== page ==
There were observable differences in results across locations. Both very small towns and large cities tended to have English results from international new sites, which tended to skew much more heavily anti-Bolsonaro [10]. In contrast, mid-sized cities have the most Portuguese results. Additionally, news about Brazil’s deforestation [11] with the role of Bolsonaro appeared slightly more often in pro-Lula regions, such as Teresia.

Unfortunately, our initial dataset was not large enough to quantify any strong differences in sentiment or word use between different search locations. However, we have demonstrated that there are in fact some differences in web search results and rankings for political or election-related terms, which can vary depending on search location across a single country. This could have many implications for future elections, and we look forward to better quantifying these differences in future work.

Future directions

As the quantitative analysis techniques we implemented could not be used on the small initial data set we collected, our next goal is to compile a much larger data set using a wider variety of search queries, and with date ranges set to focus on news from the time of the election.

We also would like to analyze the language-based differences among the articles. Qualitatively, we observed that English language results appeared to skew more anti-Bolsonaro, however, we would like to gather a much larger dataset to determine if this effect can be quantified.

In the future, we also plan to expand to a wider variety of search engines. While Google is very widely used, some initial exploration found that search engines like Yandex (a Russian search engine) return significantly more pro-Bolsonaro content. In this way, we can see whether location-based variation in search results appears across other types of search engines as well.


  1. [1] Chee, K. (2022) ‘Many in Singapore confident they can spot fake news but may not actually be able to: Study’, The Straits Times, 12 January. Available at: https://www.straitstimes.com/tech/tech-news/many-in-singapore-confident-they-can-spot-fake-news-but-may-not-actually-be-able-to-study.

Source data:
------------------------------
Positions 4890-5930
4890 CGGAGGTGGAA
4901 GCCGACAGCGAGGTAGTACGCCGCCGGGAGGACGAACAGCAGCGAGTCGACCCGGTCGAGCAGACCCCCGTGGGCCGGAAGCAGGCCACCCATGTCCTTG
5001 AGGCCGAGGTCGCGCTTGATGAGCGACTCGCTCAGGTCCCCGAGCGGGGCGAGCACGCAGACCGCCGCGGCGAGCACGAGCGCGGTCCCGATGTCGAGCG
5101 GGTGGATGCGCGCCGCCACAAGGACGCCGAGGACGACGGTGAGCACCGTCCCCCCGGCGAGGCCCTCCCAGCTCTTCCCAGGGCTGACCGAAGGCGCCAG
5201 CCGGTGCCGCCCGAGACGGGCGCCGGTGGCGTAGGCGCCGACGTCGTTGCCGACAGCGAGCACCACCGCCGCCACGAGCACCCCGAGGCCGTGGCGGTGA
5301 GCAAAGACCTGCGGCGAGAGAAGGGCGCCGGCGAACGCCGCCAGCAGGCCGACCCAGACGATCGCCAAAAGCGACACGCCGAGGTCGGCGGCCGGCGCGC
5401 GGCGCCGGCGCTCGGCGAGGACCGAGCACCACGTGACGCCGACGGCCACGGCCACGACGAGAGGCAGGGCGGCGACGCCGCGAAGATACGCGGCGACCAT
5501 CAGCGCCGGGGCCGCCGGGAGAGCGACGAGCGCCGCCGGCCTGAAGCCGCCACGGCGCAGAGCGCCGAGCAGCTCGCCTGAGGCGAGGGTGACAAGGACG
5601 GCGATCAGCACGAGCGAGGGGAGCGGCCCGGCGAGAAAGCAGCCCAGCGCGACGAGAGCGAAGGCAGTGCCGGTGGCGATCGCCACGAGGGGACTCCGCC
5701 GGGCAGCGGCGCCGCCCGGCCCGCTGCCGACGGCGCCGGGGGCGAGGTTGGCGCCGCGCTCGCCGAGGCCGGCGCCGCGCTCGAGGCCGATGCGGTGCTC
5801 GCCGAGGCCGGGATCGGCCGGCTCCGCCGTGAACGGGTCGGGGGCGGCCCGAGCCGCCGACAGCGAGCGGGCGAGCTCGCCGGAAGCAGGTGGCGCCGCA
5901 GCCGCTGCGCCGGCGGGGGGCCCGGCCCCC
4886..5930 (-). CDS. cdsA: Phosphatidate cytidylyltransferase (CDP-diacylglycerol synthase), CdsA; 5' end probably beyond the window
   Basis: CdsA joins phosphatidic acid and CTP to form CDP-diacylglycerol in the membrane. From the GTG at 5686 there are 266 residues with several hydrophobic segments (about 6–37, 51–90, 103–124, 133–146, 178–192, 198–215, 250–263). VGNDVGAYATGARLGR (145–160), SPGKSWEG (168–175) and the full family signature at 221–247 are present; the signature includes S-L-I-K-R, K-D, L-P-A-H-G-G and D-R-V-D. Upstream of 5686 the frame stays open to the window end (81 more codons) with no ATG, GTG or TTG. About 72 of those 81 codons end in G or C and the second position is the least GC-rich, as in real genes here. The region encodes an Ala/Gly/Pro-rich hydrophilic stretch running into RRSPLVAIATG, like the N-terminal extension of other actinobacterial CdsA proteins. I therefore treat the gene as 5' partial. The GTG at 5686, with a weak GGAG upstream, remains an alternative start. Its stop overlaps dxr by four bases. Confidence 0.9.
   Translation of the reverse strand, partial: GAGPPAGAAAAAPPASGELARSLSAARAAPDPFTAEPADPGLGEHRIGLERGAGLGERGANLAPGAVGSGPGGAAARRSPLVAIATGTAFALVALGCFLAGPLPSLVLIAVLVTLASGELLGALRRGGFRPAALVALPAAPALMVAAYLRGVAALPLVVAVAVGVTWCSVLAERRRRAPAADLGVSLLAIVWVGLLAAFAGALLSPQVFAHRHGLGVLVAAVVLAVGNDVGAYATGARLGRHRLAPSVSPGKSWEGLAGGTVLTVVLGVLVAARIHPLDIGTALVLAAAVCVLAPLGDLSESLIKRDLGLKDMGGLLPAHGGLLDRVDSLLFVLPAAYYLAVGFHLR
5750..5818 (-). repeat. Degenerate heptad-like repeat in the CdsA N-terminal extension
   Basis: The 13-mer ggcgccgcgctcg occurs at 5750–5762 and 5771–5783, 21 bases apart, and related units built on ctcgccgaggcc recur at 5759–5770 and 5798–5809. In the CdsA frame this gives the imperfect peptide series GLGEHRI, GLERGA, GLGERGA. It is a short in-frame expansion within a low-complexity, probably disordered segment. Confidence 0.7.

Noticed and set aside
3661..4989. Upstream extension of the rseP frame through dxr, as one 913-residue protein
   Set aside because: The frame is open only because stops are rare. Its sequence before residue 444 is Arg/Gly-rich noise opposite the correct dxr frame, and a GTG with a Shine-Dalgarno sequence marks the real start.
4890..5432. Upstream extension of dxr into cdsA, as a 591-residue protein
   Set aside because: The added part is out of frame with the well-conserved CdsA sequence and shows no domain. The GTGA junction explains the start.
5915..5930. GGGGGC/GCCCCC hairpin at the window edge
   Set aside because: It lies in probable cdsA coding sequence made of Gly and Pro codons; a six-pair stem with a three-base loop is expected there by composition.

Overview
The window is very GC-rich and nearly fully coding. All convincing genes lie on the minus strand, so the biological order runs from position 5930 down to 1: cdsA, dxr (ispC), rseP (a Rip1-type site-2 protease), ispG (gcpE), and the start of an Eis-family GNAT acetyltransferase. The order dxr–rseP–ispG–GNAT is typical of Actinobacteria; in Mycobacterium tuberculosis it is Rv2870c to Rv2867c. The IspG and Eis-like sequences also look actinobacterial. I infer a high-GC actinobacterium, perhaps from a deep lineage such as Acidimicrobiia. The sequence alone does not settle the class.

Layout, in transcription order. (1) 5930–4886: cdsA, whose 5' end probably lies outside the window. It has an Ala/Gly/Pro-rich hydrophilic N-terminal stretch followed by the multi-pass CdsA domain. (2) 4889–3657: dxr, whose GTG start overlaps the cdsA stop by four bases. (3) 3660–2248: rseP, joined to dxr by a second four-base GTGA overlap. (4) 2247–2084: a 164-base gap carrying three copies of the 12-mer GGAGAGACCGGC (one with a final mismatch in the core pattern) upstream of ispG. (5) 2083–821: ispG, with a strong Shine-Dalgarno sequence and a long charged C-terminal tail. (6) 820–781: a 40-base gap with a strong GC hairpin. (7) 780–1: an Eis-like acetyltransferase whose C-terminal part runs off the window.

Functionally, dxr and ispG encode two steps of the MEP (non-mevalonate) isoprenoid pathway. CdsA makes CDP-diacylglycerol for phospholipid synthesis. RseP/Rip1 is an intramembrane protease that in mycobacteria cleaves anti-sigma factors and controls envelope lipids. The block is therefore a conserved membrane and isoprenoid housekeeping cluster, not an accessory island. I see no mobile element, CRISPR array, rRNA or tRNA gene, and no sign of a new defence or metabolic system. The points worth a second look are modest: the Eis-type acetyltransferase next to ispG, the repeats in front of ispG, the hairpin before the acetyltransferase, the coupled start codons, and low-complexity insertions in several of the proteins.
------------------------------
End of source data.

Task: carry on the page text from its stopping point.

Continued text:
2. [2] Dwoskin, E. (2023) ‘Come to the “war cry party”: How social media helped drive mayhem in Brazil’, The Washington Post, 8 January. Available at: https://www.washingtonpost.com/technology/2023/01/08/brazil-bolsanaro-twitter-facebook/.
  3. [3] Google Search Help ‘Understand & manage your location when you search on Google’. Available at: https://support.google.com/websearch/answer/179386?hl=en&co=GENIE.Platform%3DDesktop.
  4. [4] Nicas, J. (2022) ‘Brazil Counted All Its Votes in Hours. It Still Faces Fraud Claims.’, The New York Times, 10 November. Available at: https://www.nytimes.com/2022/11/10/world/americas/brazil-election-fraud.html.
  5. [5] Pascual, F. (no date) ‘Getting Started with Sentiment Analysis using Python’, Hugging Face. Available at: https://huggingface.co/blog/sentiment-analysis-python.
  6. [6] Shultz, D. (2015) ‘Internet search engines may be influencing elections’, Science [Preprint]. Available at: https://doi.org/10.1126/science.aac8982.
  7. [7] Stecanella, B. (no date) ‘Understanding TF-ID: A Simple Introduction’, MonkeyLearn. Available at: https://monkeylearn.com/blog/what-is-tf-idf/.
  8. [8] ‘The Battle Against Fake News in Brazil’s 2022 Elections’ (2022). David Rockefeller Center For Latin American Studies, Harvard University. Available at: https://drclas.harvard.edu/event/battle-against-fake-news-brazil%E2%80%99s-2022-elections.
  9. [9] Tripodi, F. (2018) ‘SEARCHING FOR ALTERNATIVE FACTS Analyzing Scriptural Inference in Conservative News Practices’, Data&Society, 16 May. Available at: https://datasociety.net/library/searching-for-alternative-facts/.
  10. [10] Watson, K. (2021) ‘Covid: Brazil’s Bolsonaro “should be charged with crimes against humanity”’, BBC, 20 October. Available at: https://www.bbc.com/news/world-latin-america-58976197.
  11. [11] (2022) ‘Amazônia perdeu 31 mil km2 sob Bolsonaro, aponta Inpe’, 12 August. Available at: https://www.dw.com/pt-br/amaz%C3%B4nia-perdeu-31-mil-km-sob-bolsonaro-aponta-inpe/a-62794898.
  12. [12] (2021) ‘2021 Eldelman Trust Barometer’. Available at: https://www.edelman.com/trust/2021-trust-barometer.
  13. [13] Roberson, R. ‘WebSearcher’. Available at: https://github.com/gitronald/WebSearcher/tree/master